All of their music feels pressed with that can-do spirit and grit. For instance, "One Big Party" and “Too Many Houses in Here” are akin to updated MC5 tracks that rock wide-open, wild-style, and careening; meanwhile "Tell the Lie" lets loose a funk-punk platter and “Get on Thru” pegs a Chuck Berry style while adding mighty wallops and wails. The railing “Snotgun” focuses on the fight for freedom while being wedged between Crips, Aryans, and the FBI.
But their Black Lightning
let them rise to new heights behind slicker production, straightened song structure, and honed soulcraft, including the title song’s titular evocation of “raw power in your veins.” Furthermore, “Sun Comes Down” dances in a Motown sway, replete with strings, snare rimshots, and lyrical postcards of sundown and love. Any sensible revolution must have a soundtrack that recognizes dance as the human condition and voices that are real and authentic.
“There is so much stuff out there these days that is created,” explained Kekaula, “even great voices that have been morphed and changed, so you don’t really hear the quality of it. I want the whole reality of it. We do what we do in a very stripped down fashion ... there is a truth in us being able to do it [that way] … It might not be trendy, it might not be these other things, and there may not be a ton of people out there telling you this the greatest shit, but we know it is.”
Across their song spectrum, “Power to Burn” is an anthemic surge, rich in choruses, evoking tropes of the road ahead, while “Living a Lie” is an outsider ode that describes the difficulty of cutting a markedly different path from corporate pretenders – the faux-hearted heavies that inundate the airwaves. Then, the unexpectedly uplifting, bounce-beat “The Way” sounds cut in Memphis, as if a 45 rpm platter perfectly square with the Stax Records roster.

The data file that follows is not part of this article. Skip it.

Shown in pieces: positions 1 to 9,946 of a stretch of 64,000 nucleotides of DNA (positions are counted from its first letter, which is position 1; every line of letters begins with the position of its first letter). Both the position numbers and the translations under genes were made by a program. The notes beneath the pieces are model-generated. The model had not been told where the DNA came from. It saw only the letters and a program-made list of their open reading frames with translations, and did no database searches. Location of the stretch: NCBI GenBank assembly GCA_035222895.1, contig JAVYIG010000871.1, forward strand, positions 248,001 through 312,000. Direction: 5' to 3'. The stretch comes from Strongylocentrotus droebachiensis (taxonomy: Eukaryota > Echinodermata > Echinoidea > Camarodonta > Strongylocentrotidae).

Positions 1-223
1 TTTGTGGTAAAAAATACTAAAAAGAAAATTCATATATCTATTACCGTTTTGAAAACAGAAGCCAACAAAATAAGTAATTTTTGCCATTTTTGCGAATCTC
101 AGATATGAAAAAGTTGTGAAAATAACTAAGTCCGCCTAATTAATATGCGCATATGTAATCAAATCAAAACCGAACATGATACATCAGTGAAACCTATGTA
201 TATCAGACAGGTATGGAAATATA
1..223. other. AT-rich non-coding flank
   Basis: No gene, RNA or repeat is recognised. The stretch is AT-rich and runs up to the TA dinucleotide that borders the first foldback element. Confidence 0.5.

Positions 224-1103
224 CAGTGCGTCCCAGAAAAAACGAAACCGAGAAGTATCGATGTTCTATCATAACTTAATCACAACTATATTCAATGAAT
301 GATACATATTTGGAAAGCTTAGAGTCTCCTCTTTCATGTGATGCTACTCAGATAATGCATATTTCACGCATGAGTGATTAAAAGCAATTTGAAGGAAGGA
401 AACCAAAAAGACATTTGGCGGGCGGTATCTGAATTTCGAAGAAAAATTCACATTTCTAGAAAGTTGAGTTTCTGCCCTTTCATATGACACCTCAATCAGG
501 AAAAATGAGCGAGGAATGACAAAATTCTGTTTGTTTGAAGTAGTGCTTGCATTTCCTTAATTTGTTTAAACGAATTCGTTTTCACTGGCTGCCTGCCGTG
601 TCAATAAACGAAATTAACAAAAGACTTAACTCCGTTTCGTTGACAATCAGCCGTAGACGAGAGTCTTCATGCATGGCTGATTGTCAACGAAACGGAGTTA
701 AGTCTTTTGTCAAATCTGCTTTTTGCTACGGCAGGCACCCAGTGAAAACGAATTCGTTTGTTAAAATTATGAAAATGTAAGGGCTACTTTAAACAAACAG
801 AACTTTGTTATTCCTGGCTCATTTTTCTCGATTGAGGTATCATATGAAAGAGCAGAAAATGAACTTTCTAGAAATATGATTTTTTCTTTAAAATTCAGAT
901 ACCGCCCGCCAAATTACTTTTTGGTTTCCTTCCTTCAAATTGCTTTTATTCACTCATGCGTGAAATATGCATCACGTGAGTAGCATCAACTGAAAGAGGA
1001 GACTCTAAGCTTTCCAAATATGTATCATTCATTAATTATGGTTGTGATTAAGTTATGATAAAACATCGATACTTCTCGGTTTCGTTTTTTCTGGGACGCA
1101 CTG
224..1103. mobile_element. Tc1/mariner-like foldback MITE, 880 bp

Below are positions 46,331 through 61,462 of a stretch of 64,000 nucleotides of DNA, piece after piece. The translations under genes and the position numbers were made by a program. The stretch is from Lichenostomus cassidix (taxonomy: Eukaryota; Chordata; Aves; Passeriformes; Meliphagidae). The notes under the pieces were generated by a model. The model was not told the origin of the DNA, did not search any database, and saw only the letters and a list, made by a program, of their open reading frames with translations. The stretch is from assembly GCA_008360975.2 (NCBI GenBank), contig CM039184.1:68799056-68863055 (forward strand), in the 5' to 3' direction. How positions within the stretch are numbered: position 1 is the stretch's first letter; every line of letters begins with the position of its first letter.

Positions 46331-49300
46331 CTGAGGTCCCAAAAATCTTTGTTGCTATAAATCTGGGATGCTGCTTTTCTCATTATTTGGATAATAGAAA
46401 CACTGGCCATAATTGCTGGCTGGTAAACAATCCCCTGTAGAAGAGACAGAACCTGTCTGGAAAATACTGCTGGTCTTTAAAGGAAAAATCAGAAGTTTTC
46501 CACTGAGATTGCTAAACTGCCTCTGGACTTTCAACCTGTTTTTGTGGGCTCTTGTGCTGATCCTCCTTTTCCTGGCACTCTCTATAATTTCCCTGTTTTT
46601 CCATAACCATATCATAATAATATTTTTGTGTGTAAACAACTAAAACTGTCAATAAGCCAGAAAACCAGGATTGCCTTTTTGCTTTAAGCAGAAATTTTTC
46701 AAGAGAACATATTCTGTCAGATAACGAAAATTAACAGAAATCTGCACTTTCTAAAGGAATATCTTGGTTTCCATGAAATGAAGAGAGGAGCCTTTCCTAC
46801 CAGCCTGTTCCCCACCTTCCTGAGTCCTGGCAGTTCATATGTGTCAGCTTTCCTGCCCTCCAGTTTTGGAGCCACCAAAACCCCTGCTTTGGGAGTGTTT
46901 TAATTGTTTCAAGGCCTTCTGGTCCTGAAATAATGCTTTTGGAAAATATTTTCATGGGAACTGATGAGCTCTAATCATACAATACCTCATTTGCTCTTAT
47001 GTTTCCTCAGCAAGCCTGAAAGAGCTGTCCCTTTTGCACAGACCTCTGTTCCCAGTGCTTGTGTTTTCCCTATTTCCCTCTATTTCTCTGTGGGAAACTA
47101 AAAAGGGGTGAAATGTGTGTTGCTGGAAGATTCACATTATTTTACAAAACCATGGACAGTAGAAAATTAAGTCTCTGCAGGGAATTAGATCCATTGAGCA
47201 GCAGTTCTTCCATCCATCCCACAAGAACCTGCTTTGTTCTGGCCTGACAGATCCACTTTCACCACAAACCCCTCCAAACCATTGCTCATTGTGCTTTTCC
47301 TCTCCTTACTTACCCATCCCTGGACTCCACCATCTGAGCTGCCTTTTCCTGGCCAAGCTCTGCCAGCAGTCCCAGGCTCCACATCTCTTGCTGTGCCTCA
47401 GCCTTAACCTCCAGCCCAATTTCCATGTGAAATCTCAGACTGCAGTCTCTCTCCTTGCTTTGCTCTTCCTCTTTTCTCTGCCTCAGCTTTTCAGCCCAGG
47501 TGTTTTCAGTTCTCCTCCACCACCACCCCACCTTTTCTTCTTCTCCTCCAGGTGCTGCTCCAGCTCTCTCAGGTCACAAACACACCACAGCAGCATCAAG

In the last few years, their Punk Funk Rock Soul
offered toughened rock’alongs like “Mine All Mine,” which should have caused a million fist pumps in the air as the narrator tries to recover from “the hole inside where soul should be.” Yet, spiels like “Shake Your Snake,” funk-merited ala Sly and Family Stone, resonates with a syncopated groove fashioned around the invocation “left, right, shake” that separates “the men from the mammals.” Infectious and limber, it curlicues around a slithering beat, while “I Don’t Wanna Cry” bemoans lost love that results from mistaking money and material goods for acts of affection. Organ blares, soaring vocals, and a thumping backbeat create a backdrop to the weary heart thrown down on the ground.
In all, across 30 EPs, singles, and albums released by myriad small and smaller labels, they have remained a battering ram against homogenization, a symbol of convergence culture, and a tribute to the spirit of keeping music divorced from the dumbed-down, devouring jaw of corporate entities. Hallelujah, you might find yourself saying in the heat of Rudyards while watching rock’n’roll get saved one song at a time.
“I think anytime we would make a record, to me,” avows Kekaula, “That is what I was trying to do when I am singing it. It’s just not for me, you know. I got what I need. I am trying to give it to everyone else.”
The BellRays, with openers Mod Fag and The Atom Age, are scheduled for March 1 at 9 p.m. at Rudyard’s British Pub, 2010 Waugh. For information, call 713-521-0521 or visit rudyardspub.com/wordpress/. 21 and over. $12.